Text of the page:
Libraries allowing drag queens to read for children could potentially have their funding pulled by the governor


Texas libraries allowing drag queens to conduct reading lessons to children could face funding prohibitions from the state following new bills that have been tabled.
Texas Governor Greg Abbott.Photo byWorld Travel & Tourism / Flickr

Public libraries that permit drag queens to conduct reading sessions for children may face the risk of withdrawing their financial support under Governor Abbott's administration as part of the recently approved legislation restricting such events.

The Texas Senate has recently approved legislation aimed at prohibiting drag performances for children, including events such as drag story hour.

In fact, the Texas Senate passed a pair of bills targeting drag performances attended or viewed by minors:

  • Senate Bill 1601 seeks to withdraw funding from public libraries that permit drag queens to read to youngsters.
  • While Senate Bill 12 prohibits children from attending drag shows featuring excessively indecent and provocative performances.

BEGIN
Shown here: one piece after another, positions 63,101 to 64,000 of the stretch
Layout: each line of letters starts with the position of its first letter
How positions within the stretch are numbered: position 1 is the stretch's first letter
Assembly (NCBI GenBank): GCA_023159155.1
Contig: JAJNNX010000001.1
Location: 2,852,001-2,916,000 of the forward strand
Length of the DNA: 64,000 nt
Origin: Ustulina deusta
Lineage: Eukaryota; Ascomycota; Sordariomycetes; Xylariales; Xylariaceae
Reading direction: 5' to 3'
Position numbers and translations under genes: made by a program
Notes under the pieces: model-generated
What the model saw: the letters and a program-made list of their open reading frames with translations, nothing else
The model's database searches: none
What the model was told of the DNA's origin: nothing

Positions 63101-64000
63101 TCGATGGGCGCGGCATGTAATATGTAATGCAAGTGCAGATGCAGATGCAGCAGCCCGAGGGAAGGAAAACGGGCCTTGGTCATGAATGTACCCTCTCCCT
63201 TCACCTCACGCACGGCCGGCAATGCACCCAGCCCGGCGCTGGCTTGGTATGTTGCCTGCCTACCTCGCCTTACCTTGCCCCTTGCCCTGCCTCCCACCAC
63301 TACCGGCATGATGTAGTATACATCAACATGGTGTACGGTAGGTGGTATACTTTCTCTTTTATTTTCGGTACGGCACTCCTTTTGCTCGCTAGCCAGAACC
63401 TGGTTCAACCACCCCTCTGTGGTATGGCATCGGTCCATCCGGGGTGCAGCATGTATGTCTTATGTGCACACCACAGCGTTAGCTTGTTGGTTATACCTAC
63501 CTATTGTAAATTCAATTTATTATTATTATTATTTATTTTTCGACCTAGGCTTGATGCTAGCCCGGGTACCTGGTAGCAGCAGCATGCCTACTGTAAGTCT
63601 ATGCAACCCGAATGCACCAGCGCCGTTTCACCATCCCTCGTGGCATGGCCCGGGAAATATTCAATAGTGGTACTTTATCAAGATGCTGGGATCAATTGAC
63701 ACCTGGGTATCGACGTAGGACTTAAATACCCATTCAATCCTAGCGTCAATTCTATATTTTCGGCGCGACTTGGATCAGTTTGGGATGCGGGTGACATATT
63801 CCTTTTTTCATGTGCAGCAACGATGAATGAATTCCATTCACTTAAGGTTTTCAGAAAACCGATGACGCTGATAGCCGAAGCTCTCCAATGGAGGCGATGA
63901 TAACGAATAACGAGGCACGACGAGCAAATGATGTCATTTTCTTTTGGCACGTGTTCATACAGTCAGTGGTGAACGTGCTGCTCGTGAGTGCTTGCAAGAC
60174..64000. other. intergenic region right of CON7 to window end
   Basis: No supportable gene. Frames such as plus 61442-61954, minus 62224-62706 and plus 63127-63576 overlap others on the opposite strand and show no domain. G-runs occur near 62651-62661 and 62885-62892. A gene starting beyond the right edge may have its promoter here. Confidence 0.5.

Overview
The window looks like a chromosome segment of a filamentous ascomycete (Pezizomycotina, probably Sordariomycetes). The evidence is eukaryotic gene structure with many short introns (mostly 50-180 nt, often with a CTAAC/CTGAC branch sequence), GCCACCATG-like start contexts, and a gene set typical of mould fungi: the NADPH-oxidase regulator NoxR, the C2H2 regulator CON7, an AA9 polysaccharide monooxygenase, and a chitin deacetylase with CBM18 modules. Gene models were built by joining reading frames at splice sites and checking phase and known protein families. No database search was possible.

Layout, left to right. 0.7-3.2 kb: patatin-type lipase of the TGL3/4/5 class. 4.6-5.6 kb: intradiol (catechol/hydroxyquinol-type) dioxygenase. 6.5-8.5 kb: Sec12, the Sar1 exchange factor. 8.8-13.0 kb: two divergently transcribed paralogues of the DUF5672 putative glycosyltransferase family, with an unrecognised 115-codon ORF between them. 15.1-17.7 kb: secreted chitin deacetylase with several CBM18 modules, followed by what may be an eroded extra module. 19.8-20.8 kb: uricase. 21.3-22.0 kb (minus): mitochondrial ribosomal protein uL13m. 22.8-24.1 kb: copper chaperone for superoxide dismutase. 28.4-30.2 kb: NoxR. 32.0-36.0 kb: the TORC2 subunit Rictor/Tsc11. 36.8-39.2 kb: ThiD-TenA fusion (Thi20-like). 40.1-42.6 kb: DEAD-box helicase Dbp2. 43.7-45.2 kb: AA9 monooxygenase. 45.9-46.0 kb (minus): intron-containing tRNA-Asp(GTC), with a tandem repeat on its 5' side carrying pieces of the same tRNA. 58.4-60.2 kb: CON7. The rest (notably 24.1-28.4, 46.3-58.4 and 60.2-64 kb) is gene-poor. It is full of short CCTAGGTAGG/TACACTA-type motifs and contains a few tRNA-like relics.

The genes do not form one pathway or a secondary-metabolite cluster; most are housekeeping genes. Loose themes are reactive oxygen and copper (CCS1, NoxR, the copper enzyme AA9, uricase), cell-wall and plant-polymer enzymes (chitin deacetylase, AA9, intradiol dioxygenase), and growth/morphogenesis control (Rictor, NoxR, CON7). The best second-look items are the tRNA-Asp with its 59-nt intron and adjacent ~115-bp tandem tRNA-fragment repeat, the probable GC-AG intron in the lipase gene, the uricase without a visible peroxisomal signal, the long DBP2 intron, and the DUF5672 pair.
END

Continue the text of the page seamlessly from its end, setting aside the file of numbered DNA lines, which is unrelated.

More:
Numerous Democrats, drag artists, and businesses serving the LGBTQ community in Texas have vehemently opposed the notion that drag performances are intrinsically sexual in nature.

These groups have also asserted that specific legislative proposals infringe on the First Amendment's protection of free expression, as they've voiced their opposition during legislative hearings and held rallies at the Texas Capitol.

Nonetheless, Texas Senators have maintained that their bills focusing on drag shows are intended to shield minors from performances containing explicit sexual content.

Critics of the legislation argue that these Republican initiatives contribute to a growing backlash against drag artists.

As a result, drag performers are experiencing a rise in protests and targeted threats orchestrated by activists and radical factions.

The bills are now set to be reviewed by the Texas House, where they will undergo debate within a committee.

Given the Republican majority in the House, the legislation is anticipated to pass and subsequently be signed into law by Texas Governor Abbott.

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